A History LessonEarlier this year myself, Mark Nixon and Alain Dekoster visited the UCC Library to have a look through the Murphy's Brewery archives. As 2016 is the centenary of the 1916 Easter Rising, brews from that time were of particular interest -- some Irish micro breweries released "inspired by" products to capitalise on the occasion, but we went in search of the real thing. The archives contain records from around the foundation of the brewery up in 1856 up until when Heineken took them over in 1983. Our thanks go to the staff at the archives for assisting us on the day.
The BeersIn the 1860s Murphy's had the imaginatively named West India, London Extra, London Porter, Extra London, X Beer, № One, Double Stout, and Common Porter (despite the initial excitement about West India possibly being an IPA, it too was a porter), but by the turn of the 1900s Murphy's had simplified their portfolio to just four beers:
- Murphy's Plain Porter -- OG 1.045, FG 1.015
- Murphy's X (stout) -- OG 1.049, FG 1.015
- Murphy's XX (stout) -- OG 1.067, FG 1.019
- Murphy's XXX (stout) -- OG 1.087, FG 1.0285
|XX grist from 1912|
Much to my surprise, Murphy's imported a lot of malt from England. At the time there would have been quite a number of Irish maltsters but transport would have been an issue; bulk loads would need to be shifted by rail and more commonly water, and Cork city has an extensive port. The same maltsters appear over and over again in the records of the time:
- Gilstrap of Newark on Trent (destroyed by fire in 1930)
- Donegan*, probably Daniel Donegan & Sons, 19 Merchants Quay (offices and/or stores) and 5 (Lower) John Street (maltings), Cork city (right behind the Murphy's brewery)
- Donegan Chil, barley from Chile malted by Donegan (thanks Ron!)
- Riverstown, probably the ale brewery and maltings in Glanmire, opened by Denny Lane in the 1800s, and sold to Murphy's Brewery in 1901, according to this.
- Thurply - while it sounds English, this was misread by me and is actually Murphy (thanks again Ron!)
- Thorpe, a massive maltster in Essex. Closed in the 1970s. Some nice information here.
- J J Murphy*, 4 (Lower) John Street, Cork city.
- Ao Calif - this is actually do Calif, which means Californian barley malted by the above, in this case Murphy (thanks yet again Ron!)
- Bairds, still in existence.
|XXX grist from 1911|
Common to all grists is Black, origin unknown. Only one malster in Ireland was making patent black malt for sale, Plunkett's of Dublin, but it's quite possible, and even more probable that Murphy's did their own roasting as we know Guinness do. And your eyes don't deceive you: there are no speciality malts other than Black in any of the grists!
|X hop load 1912|
There were no commercial hop farms in Ireland until around 1961, so all hops were imported. It's documented that conventional wisdom at the time in Guinness was that American hops should make up half the hop load, and it's no surprise to see them in Murphy's too. Unlike the exotic names of today's hops, back then they seem to have taken their names simply from where they were grown, or from the person who grew them. Kents show up in the earlier brewing records, but not from around the time.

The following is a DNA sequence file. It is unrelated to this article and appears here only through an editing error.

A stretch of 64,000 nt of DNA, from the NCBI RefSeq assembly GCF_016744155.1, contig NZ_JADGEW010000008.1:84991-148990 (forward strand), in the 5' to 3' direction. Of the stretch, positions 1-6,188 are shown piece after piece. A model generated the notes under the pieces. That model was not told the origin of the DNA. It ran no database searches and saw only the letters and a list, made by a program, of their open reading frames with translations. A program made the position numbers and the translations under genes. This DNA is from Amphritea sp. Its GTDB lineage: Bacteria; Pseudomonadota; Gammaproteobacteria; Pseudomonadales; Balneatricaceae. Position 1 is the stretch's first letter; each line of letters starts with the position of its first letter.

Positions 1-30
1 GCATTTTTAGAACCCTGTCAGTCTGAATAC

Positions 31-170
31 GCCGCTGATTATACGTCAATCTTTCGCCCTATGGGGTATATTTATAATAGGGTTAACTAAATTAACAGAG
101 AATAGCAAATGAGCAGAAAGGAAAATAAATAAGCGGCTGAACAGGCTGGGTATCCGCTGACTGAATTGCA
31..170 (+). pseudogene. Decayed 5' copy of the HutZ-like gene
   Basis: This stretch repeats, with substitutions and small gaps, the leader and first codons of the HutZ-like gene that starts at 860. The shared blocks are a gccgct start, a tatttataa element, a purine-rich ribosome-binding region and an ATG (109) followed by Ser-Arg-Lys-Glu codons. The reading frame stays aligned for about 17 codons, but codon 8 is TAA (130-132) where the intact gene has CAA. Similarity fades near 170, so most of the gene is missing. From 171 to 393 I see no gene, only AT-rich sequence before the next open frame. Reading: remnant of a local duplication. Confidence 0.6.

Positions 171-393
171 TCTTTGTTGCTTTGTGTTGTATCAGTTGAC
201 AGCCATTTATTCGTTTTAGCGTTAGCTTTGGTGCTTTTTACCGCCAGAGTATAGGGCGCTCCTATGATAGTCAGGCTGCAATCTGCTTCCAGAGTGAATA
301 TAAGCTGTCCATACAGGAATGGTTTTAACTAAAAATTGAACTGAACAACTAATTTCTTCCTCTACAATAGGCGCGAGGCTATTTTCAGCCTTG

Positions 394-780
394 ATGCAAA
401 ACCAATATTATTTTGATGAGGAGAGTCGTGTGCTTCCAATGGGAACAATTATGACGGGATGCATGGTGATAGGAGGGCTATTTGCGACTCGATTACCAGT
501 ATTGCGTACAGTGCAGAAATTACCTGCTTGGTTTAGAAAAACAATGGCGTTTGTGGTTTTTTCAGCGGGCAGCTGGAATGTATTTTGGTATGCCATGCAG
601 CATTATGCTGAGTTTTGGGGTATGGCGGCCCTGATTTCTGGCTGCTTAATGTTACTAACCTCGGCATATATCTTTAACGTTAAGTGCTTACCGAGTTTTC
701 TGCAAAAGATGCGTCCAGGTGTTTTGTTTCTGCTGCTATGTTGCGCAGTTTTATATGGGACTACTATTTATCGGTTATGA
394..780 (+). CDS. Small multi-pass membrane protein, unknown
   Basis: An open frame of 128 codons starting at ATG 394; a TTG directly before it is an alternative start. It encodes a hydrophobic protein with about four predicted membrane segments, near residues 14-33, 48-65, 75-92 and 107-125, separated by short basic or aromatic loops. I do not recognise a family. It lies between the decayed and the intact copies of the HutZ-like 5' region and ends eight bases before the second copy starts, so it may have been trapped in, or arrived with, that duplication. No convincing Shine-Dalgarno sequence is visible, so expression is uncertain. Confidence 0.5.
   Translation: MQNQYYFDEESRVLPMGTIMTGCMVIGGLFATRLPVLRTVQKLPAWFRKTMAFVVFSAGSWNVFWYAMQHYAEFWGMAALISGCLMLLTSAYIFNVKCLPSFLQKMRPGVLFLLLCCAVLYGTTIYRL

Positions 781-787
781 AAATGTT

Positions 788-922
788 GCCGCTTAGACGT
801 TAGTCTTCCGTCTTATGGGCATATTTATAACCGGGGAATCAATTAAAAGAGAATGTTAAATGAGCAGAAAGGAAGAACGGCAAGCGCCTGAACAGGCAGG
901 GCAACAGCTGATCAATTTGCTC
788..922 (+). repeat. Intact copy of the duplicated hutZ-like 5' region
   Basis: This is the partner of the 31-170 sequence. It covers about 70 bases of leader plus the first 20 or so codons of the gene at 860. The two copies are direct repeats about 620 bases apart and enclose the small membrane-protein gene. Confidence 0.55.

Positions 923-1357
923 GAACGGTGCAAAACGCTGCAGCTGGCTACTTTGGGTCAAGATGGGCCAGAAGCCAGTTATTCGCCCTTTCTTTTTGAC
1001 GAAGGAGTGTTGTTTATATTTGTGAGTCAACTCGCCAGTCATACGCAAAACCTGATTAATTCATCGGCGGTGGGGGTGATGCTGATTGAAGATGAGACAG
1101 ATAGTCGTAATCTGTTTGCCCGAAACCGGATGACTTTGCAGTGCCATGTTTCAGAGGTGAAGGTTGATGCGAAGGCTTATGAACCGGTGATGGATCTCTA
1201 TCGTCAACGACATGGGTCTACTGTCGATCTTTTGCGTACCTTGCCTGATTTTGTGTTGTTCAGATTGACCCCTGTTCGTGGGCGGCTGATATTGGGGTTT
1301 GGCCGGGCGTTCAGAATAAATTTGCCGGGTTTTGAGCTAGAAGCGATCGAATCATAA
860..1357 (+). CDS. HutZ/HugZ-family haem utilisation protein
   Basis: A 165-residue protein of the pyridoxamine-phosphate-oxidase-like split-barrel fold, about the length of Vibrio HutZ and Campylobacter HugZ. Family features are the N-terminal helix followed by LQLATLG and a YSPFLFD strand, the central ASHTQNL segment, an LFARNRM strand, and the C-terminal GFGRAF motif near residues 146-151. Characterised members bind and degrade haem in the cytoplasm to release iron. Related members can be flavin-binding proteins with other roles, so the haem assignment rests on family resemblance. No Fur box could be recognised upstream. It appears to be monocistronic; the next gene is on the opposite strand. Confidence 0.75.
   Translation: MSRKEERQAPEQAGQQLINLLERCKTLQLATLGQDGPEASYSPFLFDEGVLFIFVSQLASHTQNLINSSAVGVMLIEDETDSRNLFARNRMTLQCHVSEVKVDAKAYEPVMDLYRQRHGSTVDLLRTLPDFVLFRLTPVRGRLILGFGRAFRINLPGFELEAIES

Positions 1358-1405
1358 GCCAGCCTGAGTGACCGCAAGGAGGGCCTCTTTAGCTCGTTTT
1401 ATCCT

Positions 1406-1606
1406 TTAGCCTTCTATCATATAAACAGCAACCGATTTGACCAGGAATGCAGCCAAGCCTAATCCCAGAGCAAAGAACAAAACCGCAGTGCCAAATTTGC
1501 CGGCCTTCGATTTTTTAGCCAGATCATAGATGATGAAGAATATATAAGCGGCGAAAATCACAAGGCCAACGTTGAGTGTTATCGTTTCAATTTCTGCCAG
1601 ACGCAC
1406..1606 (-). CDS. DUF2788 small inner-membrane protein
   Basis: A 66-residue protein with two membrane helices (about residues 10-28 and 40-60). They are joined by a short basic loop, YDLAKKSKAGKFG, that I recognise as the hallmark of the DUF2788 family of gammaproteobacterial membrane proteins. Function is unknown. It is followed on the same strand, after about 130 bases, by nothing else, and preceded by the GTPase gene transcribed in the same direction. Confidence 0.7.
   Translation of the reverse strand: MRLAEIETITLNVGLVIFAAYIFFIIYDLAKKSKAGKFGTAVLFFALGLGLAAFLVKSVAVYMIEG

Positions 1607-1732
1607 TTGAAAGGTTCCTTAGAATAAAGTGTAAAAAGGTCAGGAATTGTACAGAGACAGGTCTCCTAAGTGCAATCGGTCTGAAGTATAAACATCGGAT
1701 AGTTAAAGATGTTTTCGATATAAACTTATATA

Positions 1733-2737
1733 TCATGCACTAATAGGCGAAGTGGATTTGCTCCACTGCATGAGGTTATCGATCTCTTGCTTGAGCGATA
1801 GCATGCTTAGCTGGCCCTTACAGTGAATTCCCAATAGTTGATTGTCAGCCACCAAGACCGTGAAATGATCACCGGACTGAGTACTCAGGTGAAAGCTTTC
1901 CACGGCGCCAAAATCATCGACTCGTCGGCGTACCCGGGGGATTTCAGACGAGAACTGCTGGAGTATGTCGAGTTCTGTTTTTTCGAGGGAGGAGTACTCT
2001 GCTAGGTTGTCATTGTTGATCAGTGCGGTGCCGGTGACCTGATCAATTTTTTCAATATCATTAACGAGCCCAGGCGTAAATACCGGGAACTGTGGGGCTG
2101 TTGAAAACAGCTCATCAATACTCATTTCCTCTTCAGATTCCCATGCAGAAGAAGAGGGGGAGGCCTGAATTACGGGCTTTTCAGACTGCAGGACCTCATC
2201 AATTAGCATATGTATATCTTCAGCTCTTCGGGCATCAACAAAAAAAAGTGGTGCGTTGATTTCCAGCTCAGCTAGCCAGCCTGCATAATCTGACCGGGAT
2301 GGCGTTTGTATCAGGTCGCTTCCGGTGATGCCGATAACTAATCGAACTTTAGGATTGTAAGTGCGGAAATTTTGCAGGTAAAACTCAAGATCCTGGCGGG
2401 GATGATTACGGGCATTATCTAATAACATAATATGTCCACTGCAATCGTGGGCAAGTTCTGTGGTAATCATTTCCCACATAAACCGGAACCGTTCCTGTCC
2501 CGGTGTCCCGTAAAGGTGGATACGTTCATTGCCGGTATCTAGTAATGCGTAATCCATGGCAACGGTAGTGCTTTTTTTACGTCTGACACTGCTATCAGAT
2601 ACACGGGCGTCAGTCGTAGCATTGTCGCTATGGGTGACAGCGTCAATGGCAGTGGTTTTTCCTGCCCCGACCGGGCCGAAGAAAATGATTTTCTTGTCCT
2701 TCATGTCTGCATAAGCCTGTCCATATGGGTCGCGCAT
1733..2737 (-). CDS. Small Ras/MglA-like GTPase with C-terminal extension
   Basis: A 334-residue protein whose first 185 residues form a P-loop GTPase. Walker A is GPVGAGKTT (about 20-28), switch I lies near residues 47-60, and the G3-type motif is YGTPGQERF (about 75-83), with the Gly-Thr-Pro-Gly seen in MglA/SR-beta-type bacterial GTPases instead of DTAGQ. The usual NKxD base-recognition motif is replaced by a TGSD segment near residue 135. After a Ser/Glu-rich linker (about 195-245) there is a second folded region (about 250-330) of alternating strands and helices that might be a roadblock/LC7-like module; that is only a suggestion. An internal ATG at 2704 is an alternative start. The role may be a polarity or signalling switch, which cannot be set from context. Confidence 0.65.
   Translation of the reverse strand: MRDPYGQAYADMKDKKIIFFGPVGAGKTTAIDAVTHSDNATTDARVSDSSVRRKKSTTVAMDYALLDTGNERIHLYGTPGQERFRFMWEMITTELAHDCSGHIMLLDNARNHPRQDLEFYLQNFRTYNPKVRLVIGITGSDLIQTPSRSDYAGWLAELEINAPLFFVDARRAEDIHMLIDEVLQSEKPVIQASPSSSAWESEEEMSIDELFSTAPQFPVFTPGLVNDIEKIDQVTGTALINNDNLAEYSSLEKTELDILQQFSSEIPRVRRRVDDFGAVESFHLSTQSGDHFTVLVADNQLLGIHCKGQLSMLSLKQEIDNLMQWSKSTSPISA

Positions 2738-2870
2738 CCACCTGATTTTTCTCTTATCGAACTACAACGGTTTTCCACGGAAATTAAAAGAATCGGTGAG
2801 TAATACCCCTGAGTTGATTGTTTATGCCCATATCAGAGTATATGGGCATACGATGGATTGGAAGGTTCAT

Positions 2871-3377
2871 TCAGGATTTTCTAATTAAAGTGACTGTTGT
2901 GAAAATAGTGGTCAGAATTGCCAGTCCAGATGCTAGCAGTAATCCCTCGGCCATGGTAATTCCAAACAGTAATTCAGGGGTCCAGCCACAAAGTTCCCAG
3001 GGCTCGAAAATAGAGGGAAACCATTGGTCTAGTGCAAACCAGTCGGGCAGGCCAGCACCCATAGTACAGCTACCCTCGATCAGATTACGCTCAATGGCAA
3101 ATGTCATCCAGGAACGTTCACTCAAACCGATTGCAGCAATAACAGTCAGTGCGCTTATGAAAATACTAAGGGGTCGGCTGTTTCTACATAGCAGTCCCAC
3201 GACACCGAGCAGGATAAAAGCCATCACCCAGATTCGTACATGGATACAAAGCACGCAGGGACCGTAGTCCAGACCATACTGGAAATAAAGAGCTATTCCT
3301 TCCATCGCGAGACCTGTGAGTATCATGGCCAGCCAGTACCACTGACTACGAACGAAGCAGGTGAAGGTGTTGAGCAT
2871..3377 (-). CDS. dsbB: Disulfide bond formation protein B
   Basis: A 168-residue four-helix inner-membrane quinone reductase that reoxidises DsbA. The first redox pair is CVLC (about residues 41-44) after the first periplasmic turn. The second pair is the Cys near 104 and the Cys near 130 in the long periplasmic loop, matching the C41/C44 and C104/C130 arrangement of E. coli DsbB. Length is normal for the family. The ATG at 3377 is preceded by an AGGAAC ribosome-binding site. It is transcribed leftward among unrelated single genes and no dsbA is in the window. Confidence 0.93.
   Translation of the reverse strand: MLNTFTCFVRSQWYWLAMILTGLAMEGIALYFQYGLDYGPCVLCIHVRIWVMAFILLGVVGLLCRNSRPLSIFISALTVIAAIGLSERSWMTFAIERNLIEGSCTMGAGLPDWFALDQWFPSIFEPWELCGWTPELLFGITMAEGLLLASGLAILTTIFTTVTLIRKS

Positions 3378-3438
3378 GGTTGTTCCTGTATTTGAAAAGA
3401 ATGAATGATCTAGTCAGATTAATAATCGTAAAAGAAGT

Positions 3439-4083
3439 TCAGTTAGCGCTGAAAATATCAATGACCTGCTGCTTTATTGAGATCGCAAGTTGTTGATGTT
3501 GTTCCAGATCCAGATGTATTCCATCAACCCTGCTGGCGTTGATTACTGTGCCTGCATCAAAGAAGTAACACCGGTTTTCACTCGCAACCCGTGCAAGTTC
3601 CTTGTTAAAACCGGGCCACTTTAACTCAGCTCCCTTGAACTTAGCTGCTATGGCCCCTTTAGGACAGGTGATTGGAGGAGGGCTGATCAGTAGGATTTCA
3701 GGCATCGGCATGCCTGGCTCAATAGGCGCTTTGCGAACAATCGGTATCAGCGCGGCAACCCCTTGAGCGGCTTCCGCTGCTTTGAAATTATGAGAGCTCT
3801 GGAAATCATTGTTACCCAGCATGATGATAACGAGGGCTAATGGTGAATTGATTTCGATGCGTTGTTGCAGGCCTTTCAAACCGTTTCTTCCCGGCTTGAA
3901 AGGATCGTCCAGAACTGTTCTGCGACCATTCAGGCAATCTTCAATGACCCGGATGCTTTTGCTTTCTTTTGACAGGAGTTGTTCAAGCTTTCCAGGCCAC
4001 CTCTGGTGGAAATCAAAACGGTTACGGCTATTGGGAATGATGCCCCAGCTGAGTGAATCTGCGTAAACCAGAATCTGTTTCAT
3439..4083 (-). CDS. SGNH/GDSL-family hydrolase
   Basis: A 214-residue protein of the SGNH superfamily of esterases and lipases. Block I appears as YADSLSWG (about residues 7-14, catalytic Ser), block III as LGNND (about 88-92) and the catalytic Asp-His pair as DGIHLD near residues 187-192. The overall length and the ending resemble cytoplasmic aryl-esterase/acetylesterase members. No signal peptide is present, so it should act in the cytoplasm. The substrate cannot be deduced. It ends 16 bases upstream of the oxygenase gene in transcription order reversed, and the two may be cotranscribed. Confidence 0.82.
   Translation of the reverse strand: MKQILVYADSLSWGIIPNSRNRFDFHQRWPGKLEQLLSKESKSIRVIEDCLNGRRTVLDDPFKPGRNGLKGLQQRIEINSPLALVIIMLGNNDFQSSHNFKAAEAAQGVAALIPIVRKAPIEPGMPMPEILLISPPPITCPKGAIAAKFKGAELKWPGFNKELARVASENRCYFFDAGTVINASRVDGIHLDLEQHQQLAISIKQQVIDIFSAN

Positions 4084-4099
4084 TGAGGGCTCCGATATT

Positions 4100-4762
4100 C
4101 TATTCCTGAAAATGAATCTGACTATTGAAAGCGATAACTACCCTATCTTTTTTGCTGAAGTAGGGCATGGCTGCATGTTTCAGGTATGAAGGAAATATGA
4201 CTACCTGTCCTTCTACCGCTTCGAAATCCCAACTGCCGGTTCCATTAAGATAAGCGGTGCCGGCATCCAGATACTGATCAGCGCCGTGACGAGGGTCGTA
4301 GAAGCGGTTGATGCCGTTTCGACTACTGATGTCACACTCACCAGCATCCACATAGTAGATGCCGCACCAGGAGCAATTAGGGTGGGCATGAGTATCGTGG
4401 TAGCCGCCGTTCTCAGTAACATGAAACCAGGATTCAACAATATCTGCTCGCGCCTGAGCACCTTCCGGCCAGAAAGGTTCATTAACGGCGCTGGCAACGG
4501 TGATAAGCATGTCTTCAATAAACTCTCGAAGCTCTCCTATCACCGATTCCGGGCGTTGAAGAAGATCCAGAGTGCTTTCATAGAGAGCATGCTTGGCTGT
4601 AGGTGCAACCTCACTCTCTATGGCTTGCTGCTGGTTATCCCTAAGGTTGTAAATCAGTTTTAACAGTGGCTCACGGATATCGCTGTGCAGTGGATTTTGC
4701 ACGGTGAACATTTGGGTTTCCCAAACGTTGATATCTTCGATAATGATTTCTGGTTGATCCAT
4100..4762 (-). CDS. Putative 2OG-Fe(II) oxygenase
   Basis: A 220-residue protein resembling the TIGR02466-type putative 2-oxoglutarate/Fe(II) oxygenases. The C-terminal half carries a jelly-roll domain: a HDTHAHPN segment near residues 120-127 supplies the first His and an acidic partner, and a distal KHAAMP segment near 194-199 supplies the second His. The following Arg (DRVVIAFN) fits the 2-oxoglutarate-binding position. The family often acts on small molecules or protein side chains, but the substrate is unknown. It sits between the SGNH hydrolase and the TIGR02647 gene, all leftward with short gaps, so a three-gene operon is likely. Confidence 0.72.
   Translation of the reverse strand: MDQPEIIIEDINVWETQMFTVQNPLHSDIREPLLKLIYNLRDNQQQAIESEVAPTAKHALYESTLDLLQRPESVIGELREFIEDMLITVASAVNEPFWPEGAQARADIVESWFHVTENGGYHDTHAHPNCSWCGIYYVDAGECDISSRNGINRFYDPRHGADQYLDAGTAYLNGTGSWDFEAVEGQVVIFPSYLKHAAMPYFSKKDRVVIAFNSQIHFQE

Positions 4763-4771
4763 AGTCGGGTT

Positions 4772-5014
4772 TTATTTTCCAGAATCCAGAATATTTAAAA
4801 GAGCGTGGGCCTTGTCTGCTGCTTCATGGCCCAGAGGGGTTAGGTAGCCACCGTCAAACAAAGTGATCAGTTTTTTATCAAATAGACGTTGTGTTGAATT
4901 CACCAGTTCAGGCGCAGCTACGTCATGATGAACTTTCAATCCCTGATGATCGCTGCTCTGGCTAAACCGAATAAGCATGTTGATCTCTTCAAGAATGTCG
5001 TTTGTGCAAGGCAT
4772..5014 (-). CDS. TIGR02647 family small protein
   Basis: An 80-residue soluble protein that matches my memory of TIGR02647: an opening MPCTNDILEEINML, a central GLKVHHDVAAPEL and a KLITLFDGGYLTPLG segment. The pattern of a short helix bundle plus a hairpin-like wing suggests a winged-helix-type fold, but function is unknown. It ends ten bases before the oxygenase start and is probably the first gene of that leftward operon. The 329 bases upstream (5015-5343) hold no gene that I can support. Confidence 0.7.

- Burley - possibly from this oast house in Rainham, north Kent.
- Wacher - unknown, possibly also from Kent
- Oregons - Emil Clements Horst had one of the biggest hop plantations in the world at the time and was known to be supply Guinness. More here. Maybe he supplied Murphy's as well.
- Hallertaus - From the Hallertau region of Germany, a traditional hop growing area.
Brewing was single infusion mash at around 66 to 67°C for 90 minutes with XXX done in smaller batches for which Mash Tun Number 2 was only ever used. Batch sparge at around 71°C. Boil was 90 minutes.
We don't know the origin of Murphy's yeast, but we do know that it was a very poor attenuator, resulting in full bodied, fairly sweet beer. Attenuation of around 66% was typical. The only Irish ale yeasts commercially available are White Labs WLP-004 and Wyeast 1084, which are known to have originated in Guinness (who currently use two yeasts, which strain is used depends on the market) and attenuate slightly better than 66%. Wyeast 1968, White Labs WLP-002 (both apparently from Fuller's of London), and Danstar Windsor, all English ale yeasts, are probably closer to what Murphy's used in attenuation terms. Update: on further discussion with Ron it's entirely possible that Murphy's yeast came from a London-based brewery. While it's possible it's Fuller's there are another number of likely candidates, Whitbread, Truman, Barclay Perkins, Courage, etc.
Calling in the Big Guns
To faithfully reproduce a beer from the archives, we felt we had to enlist the help of beer historian, Ron Pattison. Ron does one of the best beer blogs in existence, Shut Up About Barclay Perkins; check it out if you haven't already. Ron did a trawl through the records, and we discussed it back and forth for a while. This is the resulting recipe for 5 gallons (imperial) of Murphy's XXX:
94% Pale malt
6% Black malt
Fuggles 90 mins 4.00 oz
Fuggles 60 mins 4.00 oz (or Willamette)
Hallertau 20 mins 5.00 oz
OG 1089.1, FG 1028.5, ABV 8.02%, apparent attenuation 68.01%
IBU 127, SRM 35
Mash at 153ºF for 90 mins
Sparge at 160ºF
Boil time 90 minutes
Pitching temp 60ºF
Yeast WLP-004 Irish Ale
Yes, that IBU figure required a double take! Ron confirmed that XXX would have been aged, and possibly blended, which would have reduced bitterness. Even though it would have been relatively sweet 127 odd IBU is too bitter!
Coming up in the Part 2, what I brewed, why I brewed it, and how it turned out....